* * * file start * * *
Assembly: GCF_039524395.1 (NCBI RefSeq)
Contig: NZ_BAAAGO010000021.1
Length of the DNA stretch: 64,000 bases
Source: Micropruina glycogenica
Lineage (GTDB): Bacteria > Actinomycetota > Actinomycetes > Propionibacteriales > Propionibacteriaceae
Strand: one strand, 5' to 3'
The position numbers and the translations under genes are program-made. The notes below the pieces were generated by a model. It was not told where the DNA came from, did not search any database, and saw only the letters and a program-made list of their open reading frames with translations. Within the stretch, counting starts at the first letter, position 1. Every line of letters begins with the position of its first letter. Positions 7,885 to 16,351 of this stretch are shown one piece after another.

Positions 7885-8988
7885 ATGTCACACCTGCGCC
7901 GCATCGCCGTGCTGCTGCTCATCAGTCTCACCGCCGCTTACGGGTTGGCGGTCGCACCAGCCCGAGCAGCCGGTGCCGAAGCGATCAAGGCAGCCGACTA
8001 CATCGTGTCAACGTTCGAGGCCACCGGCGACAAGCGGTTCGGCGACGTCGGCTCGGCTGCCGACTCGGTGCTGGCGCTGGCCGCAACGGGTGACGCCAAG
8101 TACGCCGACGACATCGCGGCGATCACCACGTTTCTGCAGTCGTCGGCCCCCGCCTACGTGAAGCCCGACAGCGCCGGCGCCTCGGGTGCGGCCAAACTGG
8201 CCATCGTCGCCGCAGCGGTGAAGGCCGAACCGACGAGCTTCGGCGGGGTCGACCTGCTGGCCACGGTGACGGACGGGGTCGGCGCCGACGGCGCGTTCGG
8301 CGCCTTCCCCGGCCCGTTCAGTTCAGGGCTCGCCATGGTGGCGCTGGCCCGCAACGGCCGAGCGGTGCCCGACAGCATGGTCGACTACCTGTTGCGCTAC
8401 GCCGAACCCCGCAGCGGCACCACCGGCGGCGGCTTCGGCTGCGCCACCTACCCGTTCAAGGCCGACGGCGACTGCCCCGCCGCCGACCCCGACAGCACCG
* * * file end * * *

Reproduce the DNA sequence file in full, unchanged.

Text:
Assembly: GCF_039524395.1 (NCBI RefSeq)
Contig: NZ_BAAAGO010000021.1
Length of the DNA stretch: 64,000 bases
Source: Micropruina glycogenica
Lineage (GTDB): Bacteria > Actinomycetota > Actinomycetes > Propionibacteriales > Propionibacteriaceae
Strand: one strand, 5' to 3'
The position numbers and the translations under genes are program-made. The notes below the pieces were generated by a model. It was not told where the DNA came from, did not search any database, and saw only the letters and a program-made list of their open reading frames with translations. Within the stretch, counting starts at the first letter, position 1. Every line of letters begins with the position of its first letter. Positions 7,885 to 16,351 of this stretch are shown one piece after another.

Positions 7885-8988
7885 ATGTCACACCTGCGCC
7901 GCATCGCCGTGCTGCTGCTCATCAGTCTCACCGCCGCTTACGGGTTGGCGGTCGCACCAGCCCGAGCAGCCGGTGCCGAAGCGATCAAGGCAGCCGACTA
8001 CATCGTGTCAACGTTCGAGGCCACCGGCGACAAGCGGTTCGGCGACGTCGGCTCGGCTGCCGACTCGGTGCTGGCGCTGGCCGCAACGGGTGACGCCAAG
8101 TACGCCGACGACATCGCGGCGATCACCACGTTTCTGCAGTCGTCGGCCCCCGCCTACGTGAAGCCCGACAGCGCCGGCGCCTCGGGTGCGGCCAAACTGG
8201 CCATCGTCGCCGCAGCGGTGAAGGCCGAACCGACGAGCTTCGGCGGGGTCGACCTGCTGGCCACGGTGACGGACGGGGTCGGCGCCGACGGCGCGTTCGG
8301 CGCCTTCCCCGGCCCGTTCAGTTCAGGGCTCGCCATGGTGGCGCTGGCCCGCAACGGCCGAGCGGTGCCCGACAGCATGGTCGACTACCTGTTGCGCTAC
8401 GCCGAACCCCGCAGCGGCACCACCGGCGGCGGCTTCGGCTGCGCCACCTACCCGTTCAAGGCCGACGGCGACTGCCCCGCCGCCGACCCCGACAGCACCG